The impact of WIC dental screenings and referrals on utilization of dental services among low-income children.
PURPOSE: This cross-sectional study examined whether referrals from nondental health professionals impacted utilization of dental services by low-income populations.
METHODS: A sample of 309 mothers enrolled in the Women, Infant, and Children (WIC) clinic in Jackson County, Missouri, completed a self-administered, 32-item questionnaire to assess the mother and child's oral health behavior and past use of dental services. Dental utilization, the primary dependent variable, was defined as whether or not the child had ever been to a dentist.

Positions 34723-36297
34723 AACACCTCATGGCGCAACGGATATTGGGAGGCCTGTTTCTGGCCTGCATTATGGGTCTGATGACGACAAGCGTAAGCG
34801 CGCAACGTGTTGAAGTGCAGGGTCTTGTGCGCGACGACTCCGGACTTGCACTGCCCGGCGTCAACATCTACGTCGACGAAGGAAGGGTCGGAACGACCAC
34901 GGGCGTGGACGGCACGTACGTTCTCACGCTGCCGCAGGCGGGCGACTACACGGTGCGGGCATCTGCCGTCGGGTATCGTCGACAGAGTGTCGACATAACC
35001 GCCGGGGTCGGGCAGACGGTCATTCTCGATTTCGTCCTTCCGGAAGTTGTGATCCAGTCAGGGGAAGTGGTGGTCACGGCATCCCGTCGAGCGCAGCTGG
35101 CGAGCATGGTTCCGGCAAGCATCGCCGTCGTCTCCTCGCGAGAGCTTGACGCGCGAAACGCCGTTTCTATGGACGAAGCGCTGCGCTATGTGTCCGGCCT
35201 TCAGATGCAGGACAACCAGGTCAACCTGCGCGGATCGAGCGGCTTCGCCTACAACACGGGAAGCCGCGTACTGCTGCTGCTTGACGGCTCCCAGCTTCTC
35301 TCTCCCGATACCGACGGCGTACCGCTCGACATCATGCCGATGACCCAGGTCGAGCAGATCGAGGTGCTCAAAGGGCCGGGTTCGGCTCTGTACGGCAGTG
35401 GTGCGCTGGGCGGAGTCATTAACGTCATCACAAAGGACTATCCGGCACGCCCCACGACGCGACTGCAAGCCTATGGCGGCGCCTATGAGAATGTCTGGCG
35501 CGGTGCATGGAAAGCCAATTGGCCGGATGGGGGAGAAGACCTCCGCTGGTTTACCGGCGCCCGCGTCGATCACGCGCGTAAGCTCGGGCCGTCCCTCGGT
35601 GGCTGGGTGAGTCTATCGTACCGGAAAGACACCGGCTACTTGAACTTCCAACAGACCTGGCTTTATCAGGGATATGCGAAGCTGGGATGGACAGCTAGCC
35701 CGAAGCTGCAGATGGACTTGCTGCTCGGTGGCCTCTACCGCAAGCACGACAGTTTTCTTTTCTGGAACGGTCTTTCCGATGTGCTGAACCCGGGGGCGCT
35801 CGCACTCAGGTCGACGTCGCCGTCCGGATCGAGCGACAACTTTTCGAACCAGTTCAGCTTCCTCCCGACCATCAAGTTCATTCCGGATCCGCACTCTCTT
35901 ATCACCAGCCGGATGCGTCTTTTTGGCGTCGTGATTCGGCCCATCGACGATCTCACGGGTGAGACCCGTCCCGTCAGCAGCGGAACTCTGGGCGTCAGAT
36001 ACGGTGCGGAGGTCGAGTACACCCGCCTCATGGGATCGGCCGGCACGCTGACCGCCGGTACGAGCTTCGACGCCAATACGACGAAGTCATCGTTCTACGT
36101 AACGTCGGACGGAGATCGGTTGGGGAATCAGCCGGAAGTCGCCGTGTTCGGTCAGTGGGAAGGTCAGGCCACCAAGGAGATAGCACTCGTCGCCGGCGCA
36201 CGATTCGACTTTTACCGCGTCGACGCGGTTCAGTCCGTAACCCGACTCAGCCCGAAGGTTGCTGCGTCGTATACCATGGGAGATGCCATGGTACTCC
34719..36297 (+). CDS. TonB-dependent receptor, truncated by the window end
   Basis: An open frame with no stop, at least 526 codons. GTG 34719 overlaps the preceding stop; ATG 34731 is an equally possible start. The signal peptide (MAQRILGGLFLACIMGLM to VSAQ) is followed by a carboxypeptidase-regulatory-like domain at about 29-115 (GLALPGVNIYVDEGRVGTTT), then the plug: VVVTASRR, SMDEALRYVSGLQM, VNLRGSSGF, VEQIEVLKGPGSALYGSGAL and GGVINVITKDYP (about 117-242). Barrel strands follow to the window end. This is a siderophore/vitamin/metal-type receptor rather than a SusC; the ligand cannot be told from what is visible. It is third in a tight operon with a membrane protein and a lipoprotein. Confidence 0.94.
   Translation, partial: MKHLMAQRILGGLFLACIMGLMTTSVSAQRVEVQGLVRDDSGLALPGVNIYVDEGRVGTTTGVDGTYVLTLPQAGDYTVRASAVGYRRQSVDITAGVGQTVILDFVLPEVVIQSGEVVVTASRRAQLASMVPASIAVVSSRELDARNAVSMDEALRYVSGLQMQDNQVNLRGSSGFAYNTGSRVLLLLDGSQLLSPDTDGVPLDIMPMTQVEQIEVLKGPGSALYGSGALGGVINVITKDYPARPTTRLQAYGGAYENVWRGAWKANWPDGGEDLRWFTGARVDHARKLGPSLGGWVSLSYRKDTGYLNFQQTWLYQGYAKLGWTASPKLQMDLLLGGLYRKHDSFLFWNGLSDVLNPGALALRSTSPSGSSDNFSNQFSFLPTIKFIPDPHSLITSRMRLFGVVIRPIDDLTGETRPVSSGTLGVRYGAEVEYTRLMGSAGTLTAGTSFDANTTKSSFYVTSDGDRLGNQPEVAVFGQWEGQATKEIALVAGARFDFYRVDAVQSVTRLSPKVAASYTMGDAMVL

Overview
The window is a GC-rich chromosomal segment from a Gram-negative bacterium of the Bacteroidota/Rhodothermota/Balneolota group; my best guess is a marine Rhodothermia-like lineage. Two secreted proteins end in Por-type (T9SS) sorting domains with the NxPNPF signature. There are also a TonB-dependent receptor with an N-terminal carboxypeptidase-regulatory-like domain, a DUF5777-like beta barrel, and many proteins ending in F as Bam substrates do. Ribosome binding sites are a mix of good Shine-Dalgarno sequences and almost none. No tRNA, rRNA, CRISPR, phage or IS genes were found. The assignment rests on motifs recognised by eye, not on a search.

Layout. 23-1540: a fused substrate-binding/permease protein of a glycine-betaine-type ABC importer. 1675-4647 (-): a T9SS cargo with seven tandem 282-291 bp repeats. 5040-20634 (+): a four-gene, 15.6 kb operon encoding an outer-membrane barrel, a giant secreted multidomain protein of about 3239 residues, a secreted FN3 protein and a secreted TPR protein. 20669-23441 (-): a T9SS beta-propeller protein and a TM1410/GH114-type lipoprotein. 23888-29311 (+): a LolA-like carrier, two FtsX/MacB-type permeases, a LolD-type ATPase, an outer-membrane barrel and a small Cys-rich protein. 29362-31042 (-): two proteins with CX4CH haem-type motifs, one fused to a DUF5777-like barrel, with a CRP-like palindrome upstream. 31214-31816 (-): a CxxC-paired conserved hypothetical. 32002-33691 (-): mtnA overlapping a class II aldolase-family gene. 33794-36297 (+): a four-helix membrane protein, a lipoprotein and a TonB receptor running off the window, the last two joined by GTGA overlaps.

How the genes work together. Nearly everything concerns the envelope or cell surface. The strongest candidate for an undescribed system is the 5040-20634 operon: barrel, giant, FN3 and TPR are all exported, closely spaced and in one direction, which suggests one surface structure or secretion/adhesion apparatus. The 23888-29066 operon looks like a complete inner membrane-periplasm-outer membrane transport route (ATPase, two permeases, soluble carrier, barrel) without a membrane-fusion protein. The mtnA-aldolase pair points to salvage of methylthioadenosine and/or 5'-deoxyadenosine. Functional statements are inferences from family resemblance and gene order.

RESULTS: Findings showed 27% of the children in the sample had been referred for dental care. Bivariate analysis indicated that a dental referral, age of the child, age of the mother, mother's perceived dental need for the child, household size, number of children in the household, and dental insurance for the child were associated with a child having a dental visit. Logistic regression, however, indicated that only age was significantly related to utilization.
CONCLUSION: The results showed a strong effect of increasing age being related to dental utilization, while additional research is needed to clarify the importance of WIC referrals.